+    In this scenario, it would make more sense to install Grub into the
+    <quote>boot sector</quote> of the LFS partition. In this case, this
+    next command would become <userinput>setup (hd0,3)</userinput>.</para>
+  </warning>
 
-<warning><para>The following command will overwrite the current boot
-loader. Do not run the command if this is not desired, for example, if
-using a third party boot manager to manage the Master Boot Record
-(MBR). In this scenario, it would make more sense to install
-Grub into the <quote>boot sector</quote> of the LFS partition. In this
-case, this next command would become <userinput>setup
-(hd0,3)</userinput>.</para></warning>
+  <para>Tell Grub to install itself into the MBR of
+  <filename class="partition">hda</filename>:</para>
 
-<para>Tell Grub to install itself into the MBR of
-<filename class="partition">hda</filename>:</para>
-
 <screen><userinput>setup (hd0)</userinput></screen>
 
-<para>If all went well, Grub will have reported finding its files in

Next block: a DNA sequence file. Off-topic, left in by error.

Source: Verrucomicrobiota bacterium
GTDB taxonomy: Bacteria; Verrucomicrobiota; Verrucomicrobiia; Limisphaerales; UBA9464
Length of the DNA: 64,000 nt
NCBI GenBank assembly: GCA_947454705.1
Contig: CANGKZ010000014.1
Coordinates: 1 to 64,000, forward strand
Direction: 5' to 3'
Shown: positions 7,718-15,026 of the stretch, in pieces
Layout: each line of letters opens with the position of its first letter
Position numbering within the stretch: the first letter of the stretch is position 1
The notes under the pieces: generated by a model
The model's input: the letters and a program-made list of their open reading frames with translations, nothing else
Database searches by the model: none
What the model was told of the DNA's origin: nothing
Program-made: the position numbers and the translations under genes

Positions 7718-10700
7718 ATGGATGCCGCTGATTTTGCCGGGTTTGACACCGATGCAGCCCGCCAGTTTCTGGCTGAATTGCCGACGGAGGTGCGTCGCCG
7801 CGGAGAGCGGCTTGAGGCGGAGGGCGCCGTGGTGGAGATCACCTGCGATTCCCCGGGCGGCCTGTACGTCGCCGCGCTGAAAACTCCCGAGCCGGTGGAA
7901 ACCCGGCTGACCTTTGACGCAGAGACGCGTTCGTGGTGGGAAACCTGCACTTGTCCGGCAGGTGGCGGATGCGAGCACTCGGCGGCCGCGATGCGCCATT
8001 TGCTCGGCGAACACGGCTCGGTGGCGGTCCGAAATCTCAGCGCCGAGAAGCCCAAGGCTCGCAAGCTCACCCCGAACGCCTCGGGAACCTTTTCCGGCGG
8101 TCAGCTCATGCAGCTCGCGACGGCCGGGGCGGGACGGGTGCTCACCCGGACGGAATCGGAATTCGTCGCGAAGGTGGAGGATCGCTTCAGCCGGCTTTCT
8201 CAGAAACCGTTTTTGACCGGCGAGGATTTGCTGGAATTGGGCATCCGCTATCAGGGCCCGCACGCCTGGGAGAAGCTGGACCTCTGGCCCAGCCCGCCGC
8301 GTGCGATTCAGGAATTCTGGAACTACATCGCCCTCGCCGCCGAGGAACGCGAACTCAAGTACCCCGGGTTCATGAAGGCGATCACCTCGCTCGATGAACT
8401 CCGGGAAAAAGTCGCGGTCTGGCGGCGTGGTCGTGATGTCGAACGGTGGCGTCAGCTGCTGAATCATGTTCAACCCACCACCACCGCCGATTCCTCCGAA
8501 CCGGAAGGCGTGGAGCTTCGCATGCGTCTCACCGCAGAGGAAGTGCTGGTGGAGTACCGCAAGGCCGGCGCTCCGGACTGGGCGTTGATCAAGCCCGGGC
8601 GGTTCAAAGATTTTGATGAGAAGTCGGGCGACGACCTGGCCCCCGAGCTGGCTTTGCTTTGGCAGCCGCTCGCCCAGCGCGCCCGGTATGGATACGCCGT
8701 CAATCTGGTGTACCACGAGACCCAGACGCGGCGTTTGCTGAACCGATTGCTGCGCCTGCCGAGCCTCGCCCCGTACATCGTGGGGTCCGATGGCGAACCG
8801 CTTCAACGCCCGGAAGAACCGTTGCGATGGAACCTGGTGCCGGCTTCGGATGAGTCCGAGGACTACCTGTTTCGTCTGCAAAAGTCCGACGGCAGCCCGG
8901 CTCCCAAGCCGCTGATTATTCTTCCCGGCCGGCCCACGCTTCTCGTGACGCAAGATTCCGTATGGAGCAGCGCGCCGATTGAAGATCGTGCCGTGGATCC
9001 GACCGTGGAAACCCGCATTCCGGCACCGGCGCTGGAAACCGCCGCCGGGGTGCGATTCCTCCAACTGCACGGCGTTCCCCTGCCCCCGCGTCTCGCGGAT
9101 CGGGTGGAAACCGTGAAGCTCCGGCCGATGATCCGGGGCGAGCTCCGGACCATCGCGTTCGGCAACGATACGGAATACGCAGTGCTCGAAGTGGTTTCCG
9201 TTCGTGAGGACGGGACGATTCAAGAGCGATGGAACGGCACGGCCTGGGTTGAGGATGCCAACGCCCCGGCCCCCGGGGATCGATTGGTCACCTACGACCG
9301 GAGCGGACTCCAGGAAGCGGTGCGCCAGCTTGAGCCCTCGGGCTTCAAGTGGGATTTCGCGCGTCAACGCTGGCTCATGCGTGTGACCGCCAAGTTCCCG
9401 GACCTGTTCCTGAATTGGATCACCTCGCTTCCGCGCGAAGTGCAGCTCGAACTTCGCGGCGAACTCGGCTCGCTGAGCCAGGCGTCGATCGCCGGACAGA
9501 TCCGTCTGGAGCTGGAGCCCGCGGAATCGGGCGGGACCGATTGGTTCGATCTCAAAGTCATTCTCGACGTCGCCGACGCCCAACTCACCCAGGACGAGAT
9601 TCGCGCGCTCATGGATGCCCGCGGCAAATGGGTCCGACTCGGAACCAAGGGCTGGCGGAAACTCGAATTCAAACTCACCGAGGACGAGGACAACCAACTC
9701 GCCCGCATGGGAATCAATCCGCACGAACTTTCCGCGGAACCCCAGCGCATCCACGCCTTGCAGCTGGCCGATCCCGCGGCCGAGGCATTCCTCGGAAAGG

-<filename class="directory">/boot/grub</filename>. That's all there is
-to it. Quit the <command>grub</command> shell:</para>
+  <para>If all went well, Grub will have reported finding its files in
+  <filename class="directory">/boot/grub</filename>. That's all there is
+  to it. Quit the <command>grub</command> shell:</para>
 
 <screen><userinput>quit</userinput></screen>
 
-<para>Create a <quote>menu list</quote> file defining Grub's boot menu:</para>
+  <para>Create a <quote>menu list</quote> file defining Grub's boot
+  menu:</para>
 
 <screen><userinput>cat > /boot/grub/menu.lst << "EOF"
 <literal># Begin /boot/grub/menu.lst
@@ -104,8 +106,8 @@
 EOF</userinput></screen>